The current Ebola crisis in West Africa is on pace to sicken more people than all other previous outbreaks of the disease combined, the health official leading the U.S. response said Thursday.
The next few weeks will be critical, said Dr. Tom Frieden, director of the Centers for Disease Control and Prevention, which is sending more workers into the affected countries to help.
"It will be a long and hard fight," Frieden told a congressional committee Thursday.
In his prepared testimony, he estimated it would take at least three to six months to end the outbreak, under what he called a best-case scenario.
Frieden said the outbreak, which began in March, is unprecedented in part because it's in a region of Africa that never has dealt with Ebola before and has particularly weak health systems. He said the outbreak's two main drivers are lack of infection control as both health workers and families care for the sick and risky burial practices.
More than 1,700 people have been sickened in the current outbreak, in Guinea, Liberia, Sierra Leone and Nigeria. Nearly 1,000 have died, according to the World Health Organization, or WHO.
On Thursday Frieden said there's no way to know exactly how accurate that count is, or whether some cases are going unreported.
"The data coming out is kind of a fog-of-war situation," he said.
A medical charity told the House Foreign Affairs subcommittee that the world was too slow to react to the crisis, until recent headlines about two American aid workers who became infected in Liberia and were flown to the U.S. for care.
"Ebola is out of control in West Africa, and we are starting to see panic now around the world," said Ken Isaacs, vice president at Samaritan's Purse.
The two American aid workers, who were flown to Emory University Hospital in Atlanta, "seem to get a little better every day," Isaacs said.
Frieden didn't rule out the possibility that a traveler could arrive in the U.S. unknowingly infected with Ebola. But he said he is confident there will not be a large Ebola outbreak here. The CDC has put hospitals on alert for symptoms and to check whether people are recent travelers so that they can promptly isolate any suspected cases until proper testing can be done.
Frieden said it is possible to stop the outbreak in West Africa using tried-and-true public health measures: find and isolate all possible patients, track down everyone they could have exposed, educate the public about risks and ensure health workers follow proper infection control. The virus is spread through direct contact with the bodily fluids of someone who is sick.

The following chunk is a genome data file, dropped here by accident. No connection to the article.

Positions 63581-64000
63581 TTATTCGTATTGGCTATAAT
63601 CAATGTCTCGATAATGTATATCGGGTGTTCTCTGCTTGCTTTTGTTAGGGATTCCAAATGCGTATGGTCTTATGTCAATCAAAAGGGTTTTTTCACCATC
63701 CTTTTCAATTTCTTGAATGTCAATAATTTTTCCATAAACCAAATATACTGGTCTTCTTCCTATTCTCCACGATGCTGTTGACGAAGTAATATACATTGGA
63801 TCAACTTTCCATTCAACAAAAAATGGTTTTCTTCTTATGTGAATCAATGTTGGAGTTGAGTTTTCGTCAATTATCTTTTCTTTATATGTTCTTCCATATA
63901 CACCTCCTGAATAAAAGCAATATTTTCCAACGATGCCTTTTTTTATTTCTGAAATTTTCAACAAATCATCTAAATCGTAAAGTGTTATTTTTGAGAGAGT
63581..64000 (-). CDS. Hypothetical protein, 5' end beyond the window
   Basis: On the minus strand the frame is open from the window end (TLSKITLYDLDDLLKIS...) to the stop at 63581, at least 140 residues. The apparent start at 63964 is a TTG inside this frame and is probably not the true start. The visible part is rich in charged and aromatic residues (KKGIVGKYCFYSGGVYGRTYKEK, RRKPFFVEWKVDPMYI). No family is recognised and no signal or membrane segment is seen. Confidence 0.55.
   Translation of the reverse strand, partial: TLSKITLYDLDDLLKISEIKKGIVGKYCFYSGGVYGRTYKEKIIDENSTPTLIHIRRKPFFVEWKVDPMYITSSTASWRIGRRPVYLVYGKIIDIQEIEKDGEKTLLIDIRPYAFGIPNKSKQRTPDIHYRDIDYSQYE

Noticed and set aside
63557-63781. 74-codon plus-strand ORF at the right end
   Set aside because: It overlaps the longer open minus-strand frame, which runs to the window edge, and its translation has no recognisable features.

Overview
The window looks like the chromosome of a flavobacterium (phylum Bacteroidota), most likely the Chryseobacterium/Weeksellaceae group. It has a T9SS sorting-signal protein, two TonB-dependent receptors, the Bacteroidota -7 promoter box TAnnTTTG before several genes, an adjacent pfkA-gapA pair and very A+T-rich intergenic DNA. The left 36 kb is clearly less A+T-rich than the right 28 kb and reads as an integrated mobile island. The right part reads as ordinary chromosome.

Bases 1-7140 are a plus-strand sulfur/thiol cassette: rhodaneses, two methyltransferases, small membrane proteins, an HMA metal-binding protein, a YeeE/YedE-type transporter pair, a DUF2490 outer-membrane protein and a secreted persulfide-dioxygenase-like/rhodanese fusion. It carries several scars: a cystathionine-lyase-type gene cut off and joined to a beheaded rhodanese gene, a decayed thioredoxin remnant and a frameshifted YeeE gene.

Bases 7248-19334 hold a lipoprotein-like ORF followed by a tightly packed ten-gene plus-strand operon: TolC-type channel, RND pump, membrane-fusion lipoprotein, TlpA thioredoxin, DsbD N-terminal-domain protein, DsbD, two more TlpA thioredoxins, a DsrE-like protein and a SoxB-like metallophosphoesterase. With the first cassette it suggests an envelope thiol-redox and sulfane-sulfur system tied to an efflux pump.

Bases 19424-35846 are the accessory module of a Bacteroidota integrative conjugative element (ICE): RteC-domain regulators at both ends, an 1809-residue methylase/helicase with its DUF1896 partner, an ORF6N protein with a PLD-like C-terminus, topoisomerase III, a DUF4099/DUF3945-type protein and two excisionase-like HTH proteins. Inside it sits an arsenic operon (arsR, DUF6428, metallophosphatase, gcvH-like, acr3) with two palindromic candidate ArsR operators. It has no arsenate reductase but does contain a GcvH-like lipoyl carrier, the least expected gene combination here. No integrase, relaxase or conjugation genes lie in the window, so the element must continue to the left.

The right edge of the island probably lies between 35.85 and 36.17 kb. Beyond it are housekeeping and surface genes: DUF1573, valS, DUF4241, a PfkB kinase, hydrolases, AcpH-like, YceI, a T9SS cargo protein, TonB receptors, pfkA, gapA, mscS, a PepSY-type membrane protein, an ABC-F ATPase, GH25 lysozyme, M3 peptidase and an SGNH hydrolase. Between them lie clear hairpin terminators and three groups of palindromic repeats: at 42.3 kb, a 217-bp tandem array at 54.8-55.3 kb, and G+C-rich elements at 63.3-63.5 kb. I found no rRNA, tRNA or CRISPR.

Any case missed or exposed person lost to follow-up could keep the outbreak going.
"If you leave behind even a single burning ember, it's like a forest fire," he said. "It flares back up."
Isaacs of Samaritan's Purse said that a huge problem will be persuading African communities to abandon the traditional practice of washing the body and kissing the corpse immediately after death, when the body is most infectious. He said aid workers have been attacked when trying to intervene, and that some physicians in Liberia even mocked the existence of the Ebola virus, shunning protection around patients.
Liberian President Ellen Johnson Sirleaf declared a national state of emergency this week, and officials said Thursday that no one with a fever would be allowed in or out of the country. In the capital, there were reports of bodies abandoned in the streets. Relatives have been hiding feverish patients at home for fear that if they are brought to isolation centers and don't have Ebola, they will catch it.
Troops were deployed there and in Sierra Leone to stem movement of possibly infected people. According to the WHO, Liberia and Sierra Leone account for more than 60 percent of the deaths so far.
On Thursday, Frieden said Guinea was furthest along in responding to the outbreak although it is still spread there.
The World Bank Group on Monday pledged as much as $200 million in emergency funding to fight the outbreak, including paying for urgently needed medical supplies, medical staff salaries and lab networks. On Thursday, the U.S. Agency for International Development said it was sending tens of thousands of protective suits for health care workers.
At least one of the affected countries, Nigeria, has requested access to the experimental drug ZMapp, used on the two American aid workers. U.S. health officials have stressed that only extremely limited doses exist, the drug hasn't ever been tested in people and there's no proof it helped the two Americans. They have said it would take several months to make enough even for a small study.
"The plain fact is that we don't know whether that treatment is helpful, harmful or doesn't have any impact," Frieden told the congressional subcommittee. He added, "I don't want any false hopes out there."
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